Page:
Clinical Review

BV update: eliminating diagnostic confusion

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In the absence of universally accepted data, 3 leading authorities review the evidence on bacterial vaginosis and discuss their approaches to diagnosing and treating this common vaginal affliction.


 

References

The panelists
William Ledger, MD, is chairman emeritus and professor of OBG at the New York Weill Cornell Medical Center in New York City.
Sharon Hillier, PhD, is professor of OBG and reproductive sciences at the University of Pittsburgh School of Medicine in Pennsylvania.
Sebastian Faro, MD, PhD, is clinical professor of OBG and reproductive sciences at the University of Texas-Houston Health Science Center in Houston.
Key points
  • Physicians should not diagnose BV with a culture. A standard culture will not identify the number of anaerobic bacteria.
  • In diagnosing BV, an Ob/Gyn must perform a microscopic exam, along with a whiff test and pH.
  • Metronidazole and clindamycin are only 66% effective in treating BV.
  • Topical clindamycin causes a temporary overgrowth of E. coli and Enterococcus in the vagina.
  • Women whose vaginal microflora is colonized with hydrogen peroxide-producing Lactobacillus are less likely to acquire BV.
  • All women should be screened for BV during an annual exam.

The number one reason women visit their gynecologists is for the treatment of vaginal infections. Yet a recent Gallup survey found that only 36% had ever heard of bacterial vaginosis (BV), the most common type of vaginal infection, affecting 1 in 4 American women. BV is a disease caused by an overgrowth of anaerobic bacteria and Gardnerella, all of which can be found in low numbers in the healthy vagina. In fact, women who have been diagnosed with BV have up to 1,000 times more anaerobic bacteria than normal women.

Studies have shown that many women confuse the symptoms of BV with a yeast infection and often self-medicate with over-the-counter preparations. Unlike Candida, however, BV has been associated with pelvic inflammatory disease (PID), as well as an increased risk of endometritis, cervicitis, and in pregnant women, premature delivery. Therefore, it is imperative that Ob/Gyns properly diagnose and treat BV while creating greater awareness of the signs and symptoms of this widespread disorder among their patients. Here, Sebastian Faro, MD, PhD, William Ledger, MD, and Sharon Hillier, PhD, respond to OBG Management editors’ questions on appropriate diagnosis, screening, and management modalities to combat this potentially dangerous yet treatable condition.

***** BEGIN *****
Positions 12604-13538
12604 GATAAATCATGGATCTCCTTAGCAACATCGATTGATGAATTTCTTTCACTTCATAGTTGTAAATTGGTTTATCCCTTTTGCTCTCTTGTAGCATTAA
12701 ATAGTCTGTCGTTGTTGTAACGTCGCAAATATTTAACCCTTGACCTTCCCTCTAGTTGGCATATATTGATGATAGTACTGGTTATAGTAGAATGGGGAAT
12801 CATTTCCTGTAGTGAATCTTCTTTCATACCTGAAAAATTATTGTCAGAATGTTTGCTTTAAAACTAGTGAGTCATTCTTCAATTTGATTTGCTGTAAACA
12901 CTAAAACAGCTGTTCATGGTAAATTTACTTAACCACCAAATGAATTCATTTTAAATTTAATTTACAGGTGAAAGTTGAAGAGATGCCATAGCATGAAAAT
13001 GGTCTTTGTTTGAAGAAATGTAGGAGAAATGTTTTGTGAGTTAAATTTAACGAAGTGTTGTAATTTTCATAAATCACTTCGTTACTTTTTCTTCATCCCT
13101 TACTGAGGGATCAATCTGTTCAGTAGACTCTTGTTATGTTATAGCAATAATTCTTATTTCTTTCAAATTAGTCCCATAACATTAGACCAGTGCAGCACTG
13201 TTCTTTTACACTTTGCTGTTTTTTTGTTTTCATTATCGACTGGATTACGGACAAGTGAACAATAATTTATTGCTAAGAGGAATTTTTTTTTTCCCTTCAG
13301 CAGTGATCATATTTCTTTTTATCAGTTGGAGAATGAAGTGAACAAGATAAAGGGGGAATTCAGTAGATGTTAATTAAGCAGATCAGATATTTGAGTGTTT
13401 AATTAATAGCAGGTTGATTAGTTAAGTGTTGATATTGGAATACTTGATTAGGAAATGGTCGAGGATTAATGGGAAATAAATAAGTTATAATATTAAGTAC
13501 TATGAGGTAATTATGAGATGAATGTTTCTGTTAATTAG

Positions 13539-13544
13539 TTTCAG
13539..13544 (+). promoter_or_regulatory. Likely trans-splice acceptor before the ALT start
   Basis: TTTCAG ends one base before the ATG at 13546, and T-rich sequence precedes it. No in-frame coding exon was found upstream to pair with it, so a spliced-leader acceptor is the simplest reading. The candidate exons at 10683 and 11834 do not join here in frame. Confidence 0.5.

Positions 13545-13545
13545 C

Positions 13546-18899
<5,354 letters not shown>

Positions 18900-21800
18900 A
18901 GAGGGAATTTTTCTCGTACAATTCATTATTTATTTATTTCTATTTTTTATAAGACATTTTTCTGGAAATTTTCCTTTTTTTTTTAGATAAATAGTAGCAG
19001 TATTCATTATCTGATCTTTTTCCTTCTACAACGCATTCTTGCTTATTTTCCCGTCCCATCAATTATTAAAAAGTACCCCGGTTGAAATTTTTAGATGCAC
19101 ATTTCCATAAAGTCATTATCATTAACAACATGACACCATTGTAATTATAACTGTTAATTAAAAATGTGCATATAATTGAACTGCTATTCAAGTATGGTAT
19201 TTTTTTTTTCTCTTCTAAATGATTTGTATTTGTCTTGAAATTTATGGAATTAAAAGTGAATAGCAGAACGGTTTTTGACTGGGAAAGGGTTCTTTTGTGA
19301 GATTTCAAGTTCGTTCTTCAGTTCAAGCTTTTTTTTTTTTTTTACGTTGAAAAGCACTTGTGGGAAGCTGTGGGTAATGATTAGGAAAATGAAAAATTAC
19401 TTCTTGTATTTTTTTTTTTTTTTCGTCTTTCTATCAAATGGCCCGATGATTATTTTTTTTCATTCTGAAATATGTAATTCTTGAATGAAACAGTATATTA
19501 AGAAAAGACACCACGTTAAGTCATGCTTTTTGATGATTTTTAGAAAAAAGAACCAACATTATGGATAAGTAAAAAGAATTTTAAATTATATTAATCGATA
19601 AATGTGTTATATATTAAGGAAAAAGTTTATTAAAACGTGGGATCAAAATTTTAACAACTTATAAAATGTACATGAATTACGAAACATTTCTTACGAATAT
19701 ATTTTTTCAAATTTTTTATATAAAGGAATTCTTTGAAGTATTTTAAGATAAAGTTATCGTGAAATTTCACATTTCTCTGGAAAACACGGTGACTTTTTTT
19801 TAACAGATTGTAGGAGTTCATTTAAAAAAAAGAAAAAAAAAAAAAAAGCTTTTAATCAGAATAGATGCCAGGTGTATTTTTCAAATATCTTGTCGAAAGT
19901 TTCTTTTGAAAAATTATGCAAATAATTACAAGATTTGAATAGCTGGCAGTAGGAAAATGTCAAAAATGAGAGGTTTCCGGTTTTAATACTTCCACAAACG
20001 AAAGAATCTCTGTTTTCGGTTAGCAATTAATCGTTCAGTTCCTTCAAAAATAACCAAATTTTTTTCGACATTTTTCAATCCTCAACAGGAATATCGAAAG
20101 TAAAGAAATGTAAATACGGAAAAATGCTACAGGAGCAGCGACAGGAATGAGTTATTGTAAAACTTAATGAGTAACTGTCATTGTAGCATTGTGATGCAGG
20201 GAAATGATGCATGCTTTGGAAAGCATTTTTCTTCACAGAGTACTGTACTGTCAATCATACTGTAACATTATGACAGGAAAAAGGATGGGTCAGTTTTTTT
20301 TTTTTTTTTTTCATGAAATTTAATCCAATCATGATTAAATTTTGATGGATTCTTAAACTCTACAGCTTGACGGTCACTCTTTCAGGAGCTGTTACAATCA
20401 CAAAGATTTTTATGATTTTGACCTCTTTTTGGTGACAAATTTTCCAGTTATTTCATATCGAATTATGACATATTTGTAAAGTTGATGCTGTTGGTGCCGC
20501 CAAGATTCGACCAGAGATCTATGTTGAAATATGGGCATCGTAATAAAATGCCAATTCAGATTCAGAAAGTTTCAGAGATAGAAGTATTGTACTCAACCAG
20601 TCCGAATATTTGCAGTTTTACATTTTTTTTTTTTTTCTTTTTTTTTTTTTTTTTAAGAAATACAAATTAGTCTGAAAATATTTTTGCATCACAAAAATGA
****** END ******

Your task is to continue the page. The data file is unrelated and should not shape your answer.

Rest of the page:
OBG Management: How does a woman contract BV? What are the predisposing factors?

Dr. Ledger: In many cases, it is related to sexual activity, though there are certainly women who are not sexually active who can get it. Basically, there’s a change in the bacterial flora of the vagina. Unfortunately, what triggers that change is unknown.

Dr. Faro: I think an alteration in pH levels stimulates a change in the vaginal microflora. We don’t know what causes that, but this alteration stimulates other bacteria such as Gardnerella to grow. Frequency of sexual intercourse does affect the pH and flora.

Dr. Hillier: In following a group of women without BV over time, we have found that women who use douching products and those with greater levels of sexual activity are more likely to acquire BV. However, there are many women who are monogamous and who do not douche who acquire BV. In our studies, it turned out that women who had H2O2-producing Lactobacillus vaginally were significantly less likely to acquire BV1 (Figure 1). There is no way presently for a woman or her physician to tell whether the Lactobacillus colonizing the vagina produces H2O2. Nevertheless, we think that many women who acquire BV simply lack the most protective kind of normal flora.

OBG Management: If there is a positive whiff test when examining the patient, is it necessary to do a wet mount or a pH test?

Dr. Hillier: A positive whiff test indicates that there are high levels of anaerobic bacteria producing trimethylamine in the vaginal flora. In our experience, nearly every woman who has a positive whiff test will also have an elevated pH. It is still advisable to do a wet mount on a woman with a positive whiff test in order to evaluate for mixed infections with other agents such as Trichomonas vaginalis.

Dr. Ledger: Unfortunately, many physicians are trying to cut corners on things that are very simple to do. An Ob/Gyn cannot diagnose any vaginitis unless he or she knows how to do a microscopic exam, along with a whiff test and pH (Figure 2). The whole process takes seconds. If they are not doing these tests, they ought to be sending patients to someone who is.

Dr. Faro: I think it is critical to perform a microscopic analysis, a whiff test, and a pH. If you only rely on the whiff test, you often will miss BV. Individuals can have an elevated pH of 5, 5.5, or 6, and not have BV. This could signify a dominant flora with E. coli or some other bacteria. Furthermore, the Trichomonas patient will have a positive whiff test, a pH that’s 5 or greater, and not have BV.

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